Be a bit flash
James Paterson reveals how to use a Speedlight off-camera to add drama to your portraits when shooting outdoors. It’s easier than it sounds!
Use a flashgun off-camera to add extra depth and drama to outdoor portraits
One of the most creative things you can do with your Speedlights is to get them off your camera’s hotshoe and learn how to fire them remotely. This way, you can light your subjects from any direction you choose. You have the freedom either to subtly augment the natural light, or to transform the look of the scene entirely with flash.
There are several ways to trigger an off-camera Speedlight. Some cameras and flashguns can be linked wirelessly so the flash is triggered by the camera’s pop-up flash. This technique is a little limited in that the flash and camera need to be compatible, and there also needs to be a good line of sight between them.
Another option is to use a so-called sync lead – essentially a cable linking your Speedlight to your camera. As you can imagine, the down side of this is that you’re then limited by the length of the lead.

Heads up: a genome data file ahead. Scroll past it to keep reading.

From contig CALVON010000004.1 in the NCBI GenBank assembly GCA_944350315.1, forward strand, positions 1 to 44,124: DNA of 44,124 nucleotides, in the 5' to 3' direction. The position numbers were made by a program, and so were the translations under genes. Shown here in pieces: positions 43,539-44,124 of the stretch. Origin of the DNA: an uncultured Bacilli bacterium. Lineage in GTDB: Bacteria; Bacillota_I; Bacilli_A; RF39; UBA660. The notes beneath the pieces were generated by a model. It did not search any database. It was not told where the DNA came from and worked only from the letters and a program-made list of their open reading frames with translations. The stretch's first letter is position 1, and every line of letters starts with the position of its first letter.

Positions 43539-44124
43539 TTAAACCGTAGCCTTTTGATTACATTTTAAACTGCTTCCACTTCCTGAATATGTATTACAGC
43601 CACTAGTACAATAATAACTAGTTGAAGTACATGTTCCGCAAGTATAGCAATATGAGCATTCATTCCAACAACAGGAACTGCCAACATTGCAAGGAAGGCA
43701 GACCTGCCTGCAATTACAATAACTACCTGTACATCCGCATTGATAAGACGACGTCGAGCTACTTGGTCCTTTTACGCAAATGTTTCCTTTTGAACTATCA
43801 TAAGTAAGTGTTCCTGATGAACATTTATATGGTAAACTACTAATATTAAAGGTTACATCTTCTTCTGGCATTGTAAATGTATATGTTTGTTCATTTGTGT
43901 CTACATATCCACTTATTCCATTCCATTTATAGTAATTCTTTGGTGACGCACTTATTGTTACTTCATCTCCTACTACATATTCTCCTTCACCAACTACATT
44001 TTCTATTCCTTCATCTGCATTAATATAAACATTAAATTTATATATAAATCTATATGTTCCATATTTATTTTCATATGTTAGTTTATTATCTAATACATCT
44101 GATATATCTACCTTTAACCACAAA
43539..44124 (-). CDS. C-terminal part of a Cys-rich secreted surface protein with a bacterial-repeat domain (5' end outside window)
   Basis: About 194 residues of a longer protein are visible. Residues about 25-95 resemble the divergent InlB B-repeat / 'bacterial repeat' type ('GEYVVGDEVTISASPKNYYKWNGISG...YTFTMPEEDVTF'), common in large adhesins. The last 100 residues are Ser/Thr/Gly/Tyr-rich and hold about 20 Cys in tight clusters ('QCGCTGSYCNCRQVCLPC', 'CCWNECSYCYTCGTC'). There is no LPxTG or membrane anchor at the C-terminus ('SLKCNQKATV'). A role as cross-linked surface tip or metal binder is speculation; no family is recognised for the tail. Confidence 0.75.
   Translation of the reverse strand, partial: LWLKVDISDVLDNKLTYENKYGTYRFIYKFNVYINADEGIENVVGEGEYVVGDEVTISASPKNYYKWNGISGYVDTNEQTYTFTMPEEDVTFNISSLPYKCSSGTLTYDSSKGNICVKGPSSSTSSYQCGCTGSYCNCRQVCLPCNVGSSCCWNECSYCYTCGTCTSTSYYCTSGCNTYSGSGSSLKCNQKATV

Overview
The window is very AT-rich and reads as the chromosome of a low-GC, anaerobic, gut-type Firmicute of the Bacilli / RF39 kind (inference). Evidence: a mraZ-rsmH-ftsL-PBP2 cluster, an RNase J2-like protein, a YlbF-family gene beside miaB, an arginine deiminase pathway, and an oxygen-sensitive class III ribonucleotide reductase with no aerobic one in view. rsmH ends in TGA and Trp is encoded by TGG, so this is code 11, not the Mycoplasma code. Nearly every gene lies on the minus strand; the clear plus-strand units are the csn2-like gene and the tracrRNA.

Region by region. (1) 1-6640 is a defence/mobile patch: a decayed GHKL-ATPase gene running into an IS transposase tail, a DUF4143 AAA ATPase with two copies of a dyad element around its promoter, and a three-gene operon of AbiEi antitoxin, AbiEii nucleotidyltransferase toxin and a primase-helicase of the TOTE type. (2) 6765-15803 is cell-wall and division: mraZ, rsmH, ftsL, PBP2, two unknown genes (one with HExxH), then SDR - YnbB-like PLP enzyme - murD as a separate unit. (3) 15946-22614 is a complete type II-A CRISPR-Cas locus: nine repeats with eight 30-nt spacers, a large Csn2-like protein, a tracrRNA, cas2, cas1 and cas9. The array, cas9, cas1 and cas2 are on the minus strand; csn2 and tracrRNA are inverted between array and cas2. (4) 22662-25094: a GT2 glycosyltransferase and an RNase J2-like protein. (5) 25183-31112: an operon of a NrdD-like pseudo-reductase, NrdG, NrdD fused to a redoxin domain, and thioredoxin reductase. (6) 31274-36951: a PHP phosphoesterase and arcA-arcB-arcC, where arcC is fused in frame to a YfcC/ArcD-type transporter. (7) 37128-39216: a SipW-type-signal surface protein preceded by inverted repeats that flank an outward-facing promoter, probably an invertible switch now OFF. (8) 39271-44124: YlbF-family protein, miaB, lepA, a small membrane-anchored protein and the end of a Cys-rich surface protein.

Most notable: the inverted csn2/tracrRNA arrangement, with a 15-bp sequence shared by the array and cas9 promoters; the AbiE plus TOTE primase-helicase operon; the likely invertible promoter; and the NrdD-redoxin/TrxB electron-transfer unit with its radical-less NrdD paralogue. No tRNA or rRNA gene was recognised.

A third option is to use a radio transmitter. This is the most reliable and convenient way to trigger a Speedlight, requiring neither leads nor line of sight. Radio transmitters come
You can light your subjects from any direction you choose… you have the freedom either to subtly augment the natural light, or to transform the scene entirely with flash
in a variety of models to suit your budget (see our Christmas Gift Guide on page 106, and remote triggers test on page 112). The Hähnel triggers we’ve used here are a reliable, inexpensive option, but because they’re not TTL-compatible, you’ll have to set the power manually. Don’t be worried about this, though – it actually makes things more intuitive, not less.
In our tutorial we’ll show you how to create a moody, dramatic look in an outdoor portrait by under-exposing the natural, ambient light, then using carefully positioned flash to pick out the subject. Learning how to fire a flash off-camera like this will open up many more doors to creative, stylish portraits. Give it a go and you’ll soon be hooked on the technique.